Even though Chris wasn’t looking for a Southeast food broker, one found him.

“Thanks to having a great relationship with our broker in the Northeast, we knew what a value-added broker looked like,” Chris said. “Bay Food Brokerage is a regional powerhouse broker.”

Six weeks after IDDBA, Chris and the Bay Food team were presenting Ithaca Hummus to Publix’s category manager.

The Results: Ithaca in Publix, Earth Fare, Harris Teeter and Ingles

Within three months of meeting the Bay Food Brokerage team, Ithaca Hummus was shipping its first order to Publix’s 1,200+ stores.

“Timing was in our favor with the category review process. But, still, it’s very rare for a small, emerging brand to come into Publix and get overnight chainwide distribution like that,” Chris said. “Our team certainly played a role. But I don’t think it would’ve happened without the help and credibility that Bay Food Brokerage brought right away.”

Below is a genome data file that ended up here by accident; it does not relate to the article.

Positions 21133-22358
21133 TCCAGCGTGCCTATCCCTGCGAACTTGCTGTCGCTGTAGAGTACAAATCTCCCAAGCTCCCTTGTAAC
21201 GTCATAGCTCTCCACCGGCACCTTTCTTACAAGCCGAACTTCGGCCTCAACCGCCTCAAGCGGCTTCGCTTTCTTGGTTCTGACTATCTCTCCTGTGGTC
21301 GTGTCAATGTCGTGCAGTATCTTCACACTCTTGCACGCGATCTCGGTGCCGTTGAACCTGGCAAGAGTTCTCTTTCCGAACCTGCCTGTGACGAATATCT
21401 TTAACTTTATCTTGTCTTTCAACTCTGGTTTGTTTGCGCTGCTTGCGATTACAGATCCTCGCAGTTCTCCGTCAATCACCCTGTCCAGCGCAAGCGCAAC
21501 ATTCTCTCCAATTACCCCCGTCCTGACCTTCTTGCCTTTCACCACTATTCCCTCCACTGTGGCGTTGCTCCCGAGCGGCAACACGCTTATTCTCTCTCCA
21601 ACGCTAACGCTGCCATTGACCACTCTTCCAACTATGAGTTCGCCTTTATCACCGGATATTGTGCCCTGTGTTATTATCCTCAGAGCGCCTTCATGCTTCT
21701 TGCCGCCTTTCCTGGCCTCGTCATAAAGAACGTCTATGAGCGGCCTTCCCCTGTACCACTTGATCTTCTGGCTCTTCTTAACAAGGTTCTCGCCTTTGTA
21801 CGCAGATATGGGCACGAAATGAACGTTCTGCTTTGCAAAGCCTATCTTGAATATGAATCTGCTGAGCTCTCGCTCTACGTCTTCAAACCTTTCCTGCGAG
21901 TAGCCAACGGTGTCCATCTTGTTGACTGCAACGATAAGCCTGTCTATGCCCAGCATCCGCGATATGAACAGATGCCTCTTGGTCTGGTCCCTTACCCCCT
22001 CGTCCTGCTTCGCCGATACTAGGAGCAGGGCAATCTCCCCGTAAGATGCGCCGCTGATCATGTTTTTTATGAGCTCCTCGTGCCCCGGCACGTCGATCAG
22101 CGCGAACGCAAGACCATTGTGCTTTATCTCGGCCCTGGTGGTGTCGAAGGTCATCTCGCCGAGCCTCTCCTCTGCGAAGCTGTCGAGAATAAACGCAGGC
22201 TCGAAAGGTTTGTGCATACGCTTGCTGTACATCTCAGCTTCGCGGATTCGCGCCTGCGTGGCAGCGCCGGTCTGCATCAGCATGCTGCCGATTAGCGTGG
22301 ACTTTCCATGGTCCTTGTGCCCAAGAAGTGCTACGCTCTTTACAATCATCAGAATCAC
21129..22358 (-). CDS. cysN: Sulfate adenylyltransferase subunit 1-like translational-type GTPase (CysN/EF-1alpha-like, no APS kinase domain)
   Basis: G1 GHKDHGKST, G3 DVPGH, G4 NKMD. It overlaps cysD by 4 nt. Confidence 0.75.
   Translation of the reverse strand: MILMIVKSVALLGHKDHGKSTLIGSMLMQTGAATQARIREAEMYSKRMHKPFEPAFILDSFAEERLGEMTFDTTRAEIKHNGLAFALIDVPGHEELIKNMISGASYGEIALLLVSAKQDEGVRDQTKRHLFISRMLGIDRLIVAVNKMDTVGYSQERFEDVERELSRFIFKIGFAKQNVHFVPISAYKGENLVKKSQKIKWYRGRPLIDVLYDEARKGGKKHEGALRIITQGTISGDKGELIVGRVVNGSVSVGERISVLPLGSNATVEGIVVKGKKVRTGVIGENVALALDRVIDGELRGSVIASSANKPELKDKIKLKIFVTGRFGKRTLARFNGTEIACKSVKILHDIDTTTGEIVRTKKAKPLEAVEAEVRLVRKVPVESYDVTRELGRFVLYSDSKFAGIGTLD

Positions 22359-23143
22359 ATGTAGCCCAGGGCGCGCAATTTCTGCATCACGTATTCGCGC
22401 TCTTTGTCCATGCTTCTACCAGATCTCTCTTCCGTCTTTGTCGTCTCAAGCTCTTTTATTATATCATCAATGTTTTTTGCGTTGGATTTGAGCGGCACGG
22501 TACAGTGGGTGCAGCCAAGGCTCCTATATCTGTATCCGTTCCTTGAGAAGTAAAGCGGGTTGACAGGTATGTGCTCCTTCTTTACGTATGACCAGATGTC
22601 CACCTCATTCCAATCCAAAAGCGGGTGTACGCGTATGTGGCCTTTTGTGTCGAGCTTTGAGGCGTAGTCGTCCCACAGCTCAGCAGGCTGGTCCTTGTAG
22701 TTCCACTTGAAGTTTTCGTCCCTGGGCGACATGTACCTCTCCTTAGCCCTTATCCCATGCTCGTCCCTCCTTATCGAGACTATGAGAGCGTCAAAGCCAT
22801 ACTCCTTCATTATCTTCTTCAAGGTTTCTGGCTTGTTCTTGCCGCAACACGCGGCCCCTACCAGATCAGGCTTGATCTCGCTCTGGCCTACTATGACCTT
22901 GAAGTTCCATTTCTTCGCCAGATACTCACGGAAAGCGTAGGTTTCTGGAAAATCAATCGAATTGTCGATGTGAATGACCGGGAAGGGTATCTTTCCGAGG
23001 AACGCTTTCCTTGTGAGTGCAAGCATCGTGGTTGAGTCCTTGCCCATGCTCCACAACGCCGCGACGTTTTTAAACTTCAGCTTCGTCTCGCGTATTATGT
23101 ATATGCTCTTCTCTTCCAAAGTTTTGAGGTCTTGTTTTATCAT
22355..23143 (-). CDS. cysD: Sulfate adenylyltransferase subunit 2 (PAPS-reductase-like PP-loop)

Ithaca Hummus launched with four varieties in Publix and now has seven nationwide.

But Bay Food Brokerage is not just a Publix broker. We’re a Southeast food broker that represents our clients with all major retailers in the region. So, shortly after launching Ithaca in Publix, our team also helped secure distribution in Earth Fare. Earth Fare has approximately 20 stores in eight states.
And, in recent months, our team has also helped Ithaca get into Harris Teeter and Ingles, which totals another 450 stores.

Beyond simply serving as a Southeast food broker to get Ithaca’s products into stores, Bay Food also supports Ithaca with in-store support and special projects. Chris said the team’s expertise, relationships with retailers and “boots on the ground” have brought value to Ithaca many times.